You don’t stop after creating an online portfolio. You need to promote it afterward through social media. Join online design communities like GDF or Estetica to network with fellow graphic designers. Connect with like-minded people through social networking sites like Linked In, Facebook and Twitter. Get involved in social sharing platforms like Digg, StumbleUpon and Delicious so that others can share and re-post your content. Social marketing is a very powerful tool for promoting yourself.

SEO: Also, don’t discount the search engines. Work toward better Search Engine Optimization. The blog at SEOBook is a rich resource on this topic. Good SEO will improve the ability for potential clients to find you through the major search engines.

10. Showcase your work outside you own

Behance

Behance is a creative professional platform for artists and designers. It’s free, but exclusive. Behance has good reason to be clique-y - it is the online base of some of the best artists in the world.

Pros:

  • It’s free! What could be better than that?
  • Great reputation. It’s a high profile website, where clients expect to find the best in the industry.
  • High stats, thus wide exposure for your portfolio - you’re connected to the best there is, after all.
  • Packs more features than other portfolio sites like DeviantArt or Flickr.

Cons:

  • Behance is exclusive and by invite-only. If you want to create an online portfolio, you need to apply for it. You need to be really good!
  • Banner ads on every page of the site. What do you expect? It’s free, after all.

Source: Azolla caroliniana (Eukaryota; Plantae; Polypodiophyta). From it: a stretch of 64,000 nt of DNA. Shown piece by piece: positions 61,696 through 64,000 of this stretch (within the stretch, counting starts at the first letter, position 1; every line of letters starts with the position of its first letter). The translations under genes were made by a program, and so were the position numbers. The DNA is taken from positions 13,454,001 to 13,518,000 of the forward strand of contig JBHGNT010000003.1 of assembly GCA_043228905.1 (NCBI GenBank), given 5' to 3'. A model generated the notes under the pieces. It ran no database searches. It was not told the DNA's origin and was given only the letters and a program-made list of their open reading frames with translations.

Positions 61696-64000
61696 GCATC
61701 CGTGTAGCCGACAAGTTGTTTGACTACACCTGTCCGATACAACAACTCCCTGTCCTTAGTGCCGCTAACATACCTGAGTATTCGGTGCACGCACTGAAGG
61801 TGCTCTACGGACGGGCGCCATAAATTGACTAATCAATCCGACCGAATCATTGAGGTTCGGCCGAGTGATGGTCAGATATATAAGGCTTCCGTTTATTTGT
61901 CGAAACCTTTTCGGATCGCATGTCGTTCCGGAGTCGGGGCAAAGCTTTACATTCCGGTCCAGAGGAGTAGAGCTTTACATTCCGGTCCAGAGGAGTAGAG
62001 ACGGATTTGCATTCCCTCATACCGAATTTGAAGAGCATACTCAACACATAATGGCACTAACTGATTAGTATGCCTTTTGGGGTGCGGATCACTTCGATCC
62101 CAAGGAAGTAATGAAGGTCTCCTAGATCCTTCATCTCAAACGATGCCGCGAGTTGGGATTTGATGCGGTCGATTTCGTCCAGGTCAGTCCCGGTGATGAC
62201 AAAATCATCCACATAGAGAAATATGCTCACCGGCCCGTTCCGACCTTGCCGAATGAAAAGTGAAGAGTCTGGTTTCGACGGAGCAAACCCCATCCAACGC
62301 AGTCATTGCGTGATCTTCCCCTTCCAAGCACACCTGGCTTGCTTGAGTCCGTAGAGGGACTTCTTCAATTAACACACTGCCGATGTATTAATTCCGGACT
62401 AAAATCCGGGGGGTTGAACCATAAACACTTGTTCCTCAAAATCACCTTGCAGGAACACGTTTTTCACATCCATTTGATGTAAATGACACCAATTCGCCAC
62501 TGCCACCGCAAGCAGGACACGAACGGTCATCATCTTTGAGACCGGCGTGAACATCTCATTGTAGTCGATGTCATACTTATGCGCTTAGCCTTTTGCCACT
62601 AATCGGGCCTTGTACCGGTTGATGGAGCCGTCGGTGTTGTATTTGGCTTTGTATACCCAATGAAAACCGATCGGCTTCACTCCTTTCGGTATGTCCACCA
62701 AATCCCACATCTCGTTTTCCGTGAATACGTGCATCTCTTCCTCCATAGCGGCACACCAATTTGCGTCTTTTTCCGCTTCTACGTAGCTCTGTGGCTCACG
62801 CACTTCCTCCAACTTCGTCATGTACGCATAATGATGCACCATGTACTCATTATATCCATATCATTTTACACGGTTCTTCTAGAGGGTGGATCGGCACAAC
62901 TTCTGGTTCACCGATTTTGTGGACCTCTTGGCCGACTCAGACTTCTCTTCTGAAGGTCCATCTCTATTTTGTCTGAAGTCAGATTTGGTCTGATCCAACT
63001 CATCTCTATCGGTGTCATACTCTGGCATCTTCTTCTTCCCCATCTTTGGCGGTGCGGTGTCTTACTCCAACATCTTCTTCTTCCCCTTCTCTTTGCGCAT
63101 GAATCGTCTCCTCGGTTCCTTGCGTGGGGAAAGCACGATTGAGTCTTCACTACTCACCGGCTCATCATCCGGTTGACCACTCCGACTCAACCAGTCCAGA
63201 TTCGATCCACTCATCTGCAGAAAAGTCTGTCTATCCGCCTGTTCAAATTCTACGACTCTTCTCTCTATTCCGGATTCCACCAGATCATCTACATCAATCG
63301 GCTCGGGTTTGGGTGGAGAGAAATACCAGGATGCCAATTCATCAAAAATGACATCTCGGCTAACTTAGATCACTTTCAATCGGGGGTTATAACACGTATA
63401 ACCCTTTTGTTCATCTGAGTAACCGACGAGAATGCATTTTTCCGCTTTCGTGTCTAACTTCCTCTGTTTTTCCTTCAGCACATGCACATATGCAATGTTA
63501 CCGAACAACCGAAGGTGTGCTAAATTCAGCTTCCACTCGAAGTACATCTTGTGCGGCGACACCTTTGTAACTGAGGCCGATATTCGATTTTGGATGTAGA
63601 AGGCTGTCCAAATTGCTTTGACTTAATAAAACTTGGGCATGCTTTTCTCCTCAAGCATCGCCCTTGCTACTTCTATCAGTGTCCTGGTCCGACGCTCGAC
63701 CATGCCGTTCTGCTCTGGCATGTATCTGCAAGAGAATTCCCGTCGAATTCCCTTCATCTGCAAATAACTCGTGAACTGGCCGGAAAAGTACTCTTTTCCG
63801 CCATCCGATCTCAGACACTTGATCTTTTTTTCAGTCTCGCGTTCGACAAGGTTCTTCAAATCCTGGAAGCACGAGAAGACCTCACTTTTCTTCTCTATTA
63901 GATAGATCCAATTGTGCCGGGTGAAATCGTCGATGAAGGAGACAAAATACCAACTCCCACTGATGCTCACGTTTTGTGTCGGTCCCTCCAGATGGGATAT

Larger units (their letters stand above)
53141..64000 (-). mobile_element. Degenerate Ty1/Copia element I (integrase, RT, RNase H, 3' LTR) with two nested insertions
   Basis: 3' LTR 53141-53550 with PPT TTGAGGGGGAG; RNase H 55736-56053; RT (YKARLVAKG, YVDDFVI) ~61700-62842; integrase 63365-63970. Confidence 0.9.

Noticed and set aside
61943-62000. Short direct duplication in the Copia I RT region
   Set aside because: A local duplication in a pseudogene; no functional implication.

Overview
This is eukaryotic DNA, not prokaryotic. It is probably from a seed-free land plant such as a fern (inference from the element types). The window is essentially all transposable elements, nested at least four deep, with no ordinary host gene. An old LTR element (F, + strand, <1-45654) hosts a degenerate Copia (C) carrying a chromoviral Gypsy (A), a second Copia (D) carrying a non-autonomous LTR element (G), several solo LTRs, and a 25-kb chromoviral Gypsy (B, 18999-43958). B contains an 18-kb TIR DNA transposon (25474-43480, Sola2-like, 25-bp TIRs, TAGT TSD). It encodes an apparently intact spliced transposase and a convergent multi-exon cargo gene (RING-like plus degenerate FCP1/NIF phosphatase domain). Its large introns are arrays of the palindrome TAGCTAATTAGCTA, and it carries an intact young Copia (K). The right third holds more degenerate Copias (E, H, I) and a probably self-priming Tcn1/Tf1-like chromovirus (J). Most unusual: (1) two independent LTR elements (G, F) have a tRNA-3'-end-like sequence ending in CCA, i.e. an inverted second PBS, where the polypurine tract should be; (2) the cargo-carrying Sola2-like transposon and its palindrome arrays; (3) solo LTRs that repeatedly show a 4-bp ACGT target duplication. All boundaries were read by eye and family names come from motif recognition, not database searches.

• Because it has more features, it’s a bit more complex than other portfolio hosting sites. It can take some time getting used to.

DeviantArt

DeviantArt is the largest online community for artists to show off their work to fellow artists and art lovers. They use DeviantArt to get praise and feedback in order to continue to improve their craft.

Pros:

  • Unlimited image uploads, for both free and premium accounts!
  • You can sell your prints.
  • Fellow artists, colleagues and peers can comment on, and ‘favorite’ your artwork. You can also disable the comment feature if you want to.
  • Create multiple art categories and group them per different collections.
  • You can create a journal to keep your clients and colleagues updated with your artwork, work and everything else.

Cons:

  • Unlike other portfolio websites, DeviantArt does not support video and audio files.
  • It’s more of an online art community than a professional portfolio hosting site. It’s a place for artists, and not for clients. If you want a more professional setting for your portfolio, you can try DeviantArt’s DaPortfolio.
  • Not much freedom for customization. No DeviantArt themes to differentiate your profile from other DeviantArt users.